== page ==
SC dismisses petitions against polls date: Elections back on track
By Skandha Gunasekara
The Supreme Court (SC) last week quashed the fundamental rights (FR) petitions challenging the date of the general election by
refusing to grant leave to proceed with their hearings.
These included the seven FR petitions and 13 intervening petitions challenging the election date to hold the parliamentary election (20 June), as assigned by the Election Commission (EC), and the President’s gazette notification dissolving Parliament.
The FR petitions were filed by Dr. Paikiasothy Saravanamuttu of the Centre for Policy Alternatives (CPA), Attorney-at-Law
Charitha Gunaratne, journalist Victor Ivan along with seven others, Ranjith Madduma Bandara of the Samagi Jana Balawegaya
(SJB), and former Parliamentarians Kumara Welgama and Patali Champika Ranawaka.
The petitions were first taken up for hearing on 18 May at the Ceremonial Hall of the SC in an unprecedented move by the court to following health guidelines and ensure social distancing was maintained due to the Covid-19 pandemic.
At the outset of the hearings into the seven FR petitions, the Attorney General (AG) raised preliminary objections on the
sustainability of the petitions.
Subsequently, the counsels appearing for the petitioners began making their submissions, after which the attorneys representing the respondents made their submissions.
Thereafter, the SC gave time for the counsels who appeared on behalf of the 13 intervening petitioners to make their submissions.
All preliminary hearings were concluded by the SC by 1 June.
On Monday (1), the petitions were taken up once again for the 10th consecutive day by the SC bench headed by Chief Justice
Jayantha Jayasuriya and comprising Justices Buwaneka Aluwihare, Sisira de Abrew, Priyantha Jayawardana, and Vijith Malalgoda.
Making final counter submissions before the court adjourned to meet the next day to decide on the fate of the petitions, M.A.
Sumanthiran (PC) told the court that the proclamation made by the President on 2 March dissolving former Parliament ceased to
function and that a new proclamation must be made by the EC to hold the election.
“Now, the President’s proclamation has expired as the new Parliament cannot be convened in the mandatory time limit of three
months. Thus, a fresh proclamation by the President is needed. As the whole proclamation has become invalid, so does the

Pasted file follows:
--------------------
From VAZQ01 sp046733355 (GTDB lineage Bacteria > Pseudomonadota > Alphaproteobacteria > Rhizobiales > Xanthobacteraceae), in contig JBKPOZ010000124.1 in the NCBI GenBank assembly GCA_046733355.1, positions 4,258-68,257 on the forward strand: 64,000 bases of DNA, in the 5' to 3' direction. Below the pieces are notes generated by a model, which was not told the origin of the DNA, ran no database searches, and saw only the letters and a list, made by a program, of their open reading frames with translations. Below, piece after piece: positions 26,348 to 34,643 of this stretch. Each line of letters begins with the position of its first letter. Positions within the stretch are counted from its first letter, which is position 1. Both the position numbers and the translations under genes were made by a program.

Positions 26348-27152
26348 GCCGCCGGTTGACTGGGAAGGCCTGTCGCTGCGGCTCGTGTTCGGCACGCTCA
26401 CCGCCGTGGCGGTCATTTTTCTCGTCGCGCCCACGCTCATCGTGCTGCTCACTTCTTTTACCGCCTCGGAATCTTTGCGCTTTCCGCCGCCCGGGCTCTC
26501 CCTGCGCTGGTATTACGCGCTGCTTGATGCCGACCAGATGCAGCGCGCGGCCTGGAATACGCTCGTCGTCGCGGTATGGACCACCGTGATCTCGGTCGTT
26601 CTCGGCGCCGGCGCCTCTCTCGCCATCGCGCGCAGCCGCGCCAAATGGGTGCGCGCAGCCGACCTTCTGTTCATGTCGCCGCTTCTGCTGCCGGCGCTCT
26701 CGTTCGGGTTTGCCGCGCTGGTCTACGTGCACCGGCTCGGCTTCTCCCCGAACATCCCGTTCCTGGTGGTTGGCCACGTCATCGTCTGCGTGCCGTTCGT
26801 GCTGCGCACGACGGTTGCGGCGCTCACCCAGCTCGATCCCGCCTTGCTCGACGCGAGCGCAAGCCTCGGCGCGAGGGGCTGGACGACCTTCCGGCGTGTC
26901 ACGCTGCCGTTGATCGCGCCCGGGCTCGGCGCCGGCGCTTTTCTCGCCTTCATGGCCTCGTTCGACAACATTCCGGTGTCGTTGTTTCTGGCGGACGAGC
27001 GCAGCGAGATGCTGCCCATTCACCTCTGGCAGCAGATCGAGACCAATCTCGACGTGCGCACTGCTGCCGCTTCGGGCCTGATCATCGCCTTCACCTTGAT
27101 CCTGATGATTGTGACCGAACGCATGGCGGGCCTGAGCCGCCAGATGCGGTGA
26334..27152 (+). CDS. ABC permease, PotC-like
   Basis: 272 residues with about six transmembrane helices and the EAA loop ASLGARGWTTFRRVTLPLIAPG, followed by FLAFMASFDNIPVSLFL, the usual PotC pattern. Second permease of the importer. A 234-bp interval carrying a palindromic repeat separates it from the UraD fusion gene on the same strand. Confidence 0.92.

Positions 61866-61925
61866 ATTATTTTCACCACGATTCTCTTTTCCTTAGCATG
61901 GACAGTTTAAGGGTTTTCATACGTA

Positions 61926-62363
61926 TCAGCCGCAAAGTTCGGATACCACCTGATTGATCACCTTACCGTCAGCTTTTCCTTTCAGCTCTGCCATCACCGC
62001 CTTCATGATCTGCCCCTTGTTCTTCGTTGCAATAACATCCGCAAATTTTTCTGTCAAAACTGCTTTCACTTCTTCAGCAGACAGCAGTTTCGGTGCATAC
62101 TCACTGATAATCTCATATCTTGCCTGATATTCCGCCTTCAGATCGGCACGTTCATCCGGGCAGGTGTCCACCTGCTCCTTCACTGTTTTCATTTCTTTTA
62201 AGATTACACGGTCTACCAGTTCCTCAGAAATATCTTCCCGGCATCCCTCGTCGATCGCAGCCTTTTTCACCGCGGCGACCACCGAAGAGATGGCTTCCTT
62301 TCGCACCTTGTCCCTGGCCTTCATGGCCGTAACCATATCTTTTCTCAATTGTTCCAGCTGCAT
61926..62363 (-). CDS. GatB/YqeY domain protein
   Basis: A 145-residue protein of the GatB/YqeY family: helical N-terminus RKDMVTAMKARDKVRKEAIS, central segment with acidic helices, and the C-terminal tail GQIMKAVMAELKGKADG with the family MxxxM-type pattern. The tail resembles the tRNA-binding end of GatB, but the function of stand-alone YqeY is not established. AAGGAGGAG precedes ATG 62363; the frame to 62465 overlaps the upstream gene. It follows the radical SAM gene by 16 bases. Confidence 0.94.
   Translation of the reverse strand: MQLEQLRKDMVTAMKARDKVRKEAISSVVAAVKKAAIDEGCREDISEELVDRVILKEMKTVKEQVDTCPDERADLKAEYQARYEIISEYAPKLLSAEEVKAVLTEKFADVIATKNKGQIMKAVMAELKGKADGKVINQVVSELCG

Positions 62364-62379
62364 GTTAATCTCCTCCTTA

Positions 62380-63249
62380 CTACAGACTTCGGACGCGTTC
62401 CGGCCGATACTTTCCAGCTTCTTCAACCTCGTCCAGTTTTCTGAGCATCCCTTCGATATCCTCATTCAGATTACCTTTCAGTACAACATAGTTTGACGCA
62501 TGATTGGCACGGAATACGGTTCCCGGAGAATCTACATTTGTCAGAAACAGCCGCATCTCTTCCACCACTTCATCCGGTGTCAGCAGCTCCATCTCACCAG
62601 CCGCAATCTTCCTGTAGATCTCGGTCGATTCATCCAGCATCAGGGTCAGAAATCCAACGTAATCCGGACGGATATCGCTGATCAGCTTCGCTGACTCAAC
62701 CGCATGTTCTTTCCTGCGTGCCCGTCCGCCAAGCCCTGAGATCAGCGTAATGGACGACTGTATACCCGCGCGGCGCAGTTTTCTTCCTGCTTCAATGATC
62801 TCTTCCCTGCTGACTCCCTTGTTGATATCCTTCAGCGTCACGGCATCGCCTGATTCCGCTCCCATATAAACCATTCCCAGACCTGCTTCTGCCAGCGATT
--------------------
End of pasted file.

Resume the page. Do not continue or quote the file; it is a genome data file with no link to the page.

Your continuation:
dissolution of the former Parliament,” Sumanthiran said.
Sumanthiran pointed out that with the expiration of the President’s gazette notification dissolving Parliament and the three-month time period being exceeded, it would be an infringement of the Constitution if the Government held the election.
“According to the gazette notification issued by the President in March, there was no election date and Parliament had gone into
complete sleep mode. At this point, if the Government is trying to hold a general election, it would be a violation of the Constitution because the time bar of three months to convene the new Parliament has already passed in accordance with the Constitution. As such, the President and the Election Commission must work together to conduct a free and fair election,” Sumanthiran said, noting that the EC had failed to act under Section 24 (1) (b) of the Parliamentary Elections Act.
The counsel appearing for the EC, Saliya Peiris (PC), also making counter submissions on that day, said that the Commission was
preparing guidelines to conduct parliamentary polls.
Peiris also urged the bench to take into consideration the fact that the EC had always intended to hold a free and fair election.
“The Election Commission is in the process of preparing guidelines to hold elections and it would be released soon. After issuing
the proclamation, the Election Commission had advised Secretary to the President Dr. P.B. Jayasundara to counsel the President to seek the opinion of the Supreme Court on the holding of elections during the Covid-19 pandemic, as the election could not be held within a period of three months,” Peiris said.
The court adjourned proceedings for that day with the announcement that it would decide on granting leave to proceed with the
hearing on Tuesday (2) afternoon.
On Tuesday, the SC pronounced the ruling around 3.15 p.m. and Chief Justice Jayasuriya informed the court that the initial
objections raised by the respondents regarding the petitions had been rejected by a majority of the five-member judge bench.
He then said the bench had unanimously decided to dismiss the petitions and therefore refused to grant leave to proceed with the
Sumanthiran (PC) with Counsel Ermiza Tegal appeared for the petitioner Charitha Gunaratne; Senior Counsel Viran Corea with
Counsel Bhavani Fonseka and Luwie Ganeshathasan appeared for the CPA and Dr. Saravanamuttu; and Geoffrey Alagarathnam
(PC), Pulasthi Hewamana, Lasantha Garusinghe, and Anurangi Singh instructed by Ishara Gunewardane appeared for petitioner
Romesh de Silva (PC), Ali Sabry (PC), and Counsel Ruwantha Cooray appeared for Secretary to the President Dr. P.B.
Jayasundara while Saliya Peiris (PC) and Counsel V.K. Choksy appeared for the EC.
Attorney-at-Law Ashtika Theivendra appeared for Prof. S. Ratnajeevan Hoole of the EC.
Additional Solicitor General Indika Demuni de Silva alongside Senior Deputy Solicitor General Nerin Pulle appeared for the AG.
Meanwhile, Sanjeeeva Jayawardena (PC) appeared for intervenient petitioner Ven. Muruththettuwe Ananda Thera.